Between Epistemology and Metaphysics in William James’s Philosophy

Author: Marcin Kilanowski
Institution: Nicolaus Copernicus University in Torun
Year of publication: 2015
Source: Show
Pages: 30-38
DOI Address: https://doi.org/10.15804/kie.2015.02.02
PDF: kie/108/kie10802.pdf

William James’s philosophy has been treated as relativistic and sceptical, as a distortion of truth and rationality. In that way a lot of important elements crucial for understanding his philosophy have been overlooked. However, according to James, our cognition is not relativistic, because there is no room in his philosophy for a traditionally understood dichotomy between a knowing subject and a perceived object. We are all plunged into the stream of experience, and it is in it that we can find an overall picture of our world and our reality. We participate in the plurality of phenomena; we are surrounded by the plurality of things. Our world is continuous, and therefore it is continuously in the process of creation. In short, for James, the world is not a subjective construct created by human beings and his epistemology is closely related to his metaphysics to the point at which it is difficult to consider the distinction between the two. To present these crucial aspects of William James’s philosophy in the most meticulous way possible, this essay, will try to clear up doubts concerning James’s concept of Radical Empiricism, truth, and his understanding of pluralism, as well as the categories of synechism and tychism.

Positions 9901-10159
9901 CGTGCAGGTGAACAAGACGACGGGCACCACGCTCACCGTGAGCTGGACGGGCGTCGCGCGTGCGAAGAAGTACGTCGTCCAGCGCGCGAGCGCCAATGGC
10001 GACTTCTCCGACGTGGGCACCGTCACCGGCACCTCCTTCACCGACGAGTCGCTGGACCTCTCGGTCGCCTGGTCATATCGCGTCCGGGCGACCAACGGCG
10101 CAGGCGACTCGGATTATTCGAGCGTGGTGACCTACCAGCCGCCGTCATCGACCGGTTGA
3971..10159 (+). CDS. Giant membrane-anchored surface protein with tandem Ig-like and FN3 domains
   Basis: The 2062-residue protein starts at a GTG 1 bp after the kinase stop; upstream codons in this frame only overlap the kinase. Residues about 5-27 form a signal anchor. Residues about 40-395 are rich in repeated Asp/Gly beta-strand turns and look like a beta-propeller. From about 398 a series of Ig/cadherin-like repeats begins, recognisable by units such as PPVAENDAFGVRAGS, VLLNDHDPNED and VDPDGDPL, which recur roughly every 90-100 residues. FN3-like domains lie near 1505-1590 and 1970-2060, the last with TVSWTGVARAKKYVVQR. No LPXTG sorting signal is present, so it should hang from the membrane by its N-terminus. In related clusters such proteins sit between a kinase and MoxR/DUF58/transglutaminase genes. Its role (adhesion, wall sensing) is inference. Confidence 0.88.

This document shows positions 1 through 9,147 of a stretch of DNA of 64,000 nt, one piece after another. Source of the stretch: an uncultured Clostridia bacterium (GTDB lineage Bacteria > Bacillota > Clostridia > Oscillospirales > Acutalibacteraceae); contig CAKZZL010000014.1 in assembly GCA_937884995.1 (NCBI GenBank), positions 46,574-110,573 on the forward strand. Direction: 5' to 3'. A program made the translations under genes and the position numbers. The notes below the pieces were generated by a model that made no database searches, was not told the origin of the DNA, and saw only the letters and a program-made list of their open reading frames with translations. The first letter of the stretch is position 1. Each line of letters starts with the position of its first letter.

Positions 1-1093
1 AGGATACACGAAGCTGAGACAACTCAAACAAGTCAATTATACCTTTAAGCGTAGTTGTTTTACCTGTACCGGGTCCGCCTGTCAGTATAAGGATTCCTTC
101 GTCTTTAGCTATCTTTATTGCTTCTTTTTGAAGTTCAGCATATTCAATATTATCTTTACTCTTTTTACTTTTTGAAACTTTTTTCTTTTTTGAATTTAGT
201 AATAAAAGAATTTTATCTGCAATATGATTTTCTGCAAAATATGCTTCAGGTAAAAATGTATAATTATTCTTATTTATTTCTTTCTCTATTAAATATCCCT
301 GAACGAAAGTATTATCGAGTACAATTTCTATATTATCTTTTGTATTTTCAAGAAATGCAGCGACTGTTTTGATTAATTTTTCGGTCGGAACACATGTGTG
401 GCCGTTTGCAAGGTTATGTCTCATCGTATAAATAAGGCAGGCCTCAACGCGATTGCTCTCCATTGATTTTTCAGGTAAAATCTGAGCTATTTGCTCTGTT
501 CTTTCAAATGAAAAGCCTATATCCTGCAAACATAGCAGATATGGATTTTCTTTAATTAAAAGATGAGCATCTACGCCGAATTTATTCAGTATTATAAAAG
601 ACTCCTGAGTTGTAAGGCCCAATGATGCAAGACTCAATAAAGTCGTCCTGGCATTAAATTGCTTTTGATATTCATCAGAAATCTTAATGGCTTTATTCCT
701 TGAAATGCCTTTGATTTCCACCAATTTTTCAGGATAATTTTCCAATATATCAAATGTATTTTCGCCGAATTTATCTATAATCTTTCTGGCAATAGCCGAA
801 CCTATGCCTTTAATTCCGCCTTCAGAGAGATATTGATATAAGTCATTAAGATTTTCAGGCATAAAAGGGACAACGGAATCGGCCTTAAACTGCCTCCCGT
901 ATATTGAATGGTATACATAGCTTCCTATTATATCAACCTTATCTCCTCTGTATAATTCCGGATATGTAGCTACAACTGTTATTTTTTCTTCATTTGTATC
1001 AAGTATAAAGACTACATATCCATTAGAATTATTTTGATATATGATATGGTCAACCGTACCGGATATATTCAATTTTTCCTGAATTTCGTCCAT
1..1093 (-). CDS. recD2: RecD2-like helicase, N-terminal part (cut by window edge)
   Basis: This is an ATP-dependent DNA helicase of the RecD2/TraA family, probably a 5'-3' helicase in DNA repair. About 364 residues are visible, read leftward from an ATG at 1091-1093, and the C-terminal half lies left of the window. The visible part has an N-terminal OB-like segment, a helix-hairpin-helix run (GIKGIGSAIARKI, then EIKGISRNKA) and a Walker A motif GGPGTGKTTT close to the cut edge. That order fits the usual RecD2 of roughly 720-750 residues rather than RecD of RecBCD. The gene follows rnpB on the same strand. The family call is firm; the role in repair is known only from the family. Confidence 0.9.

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tychizm synechizm radical empiricism pluralism truth

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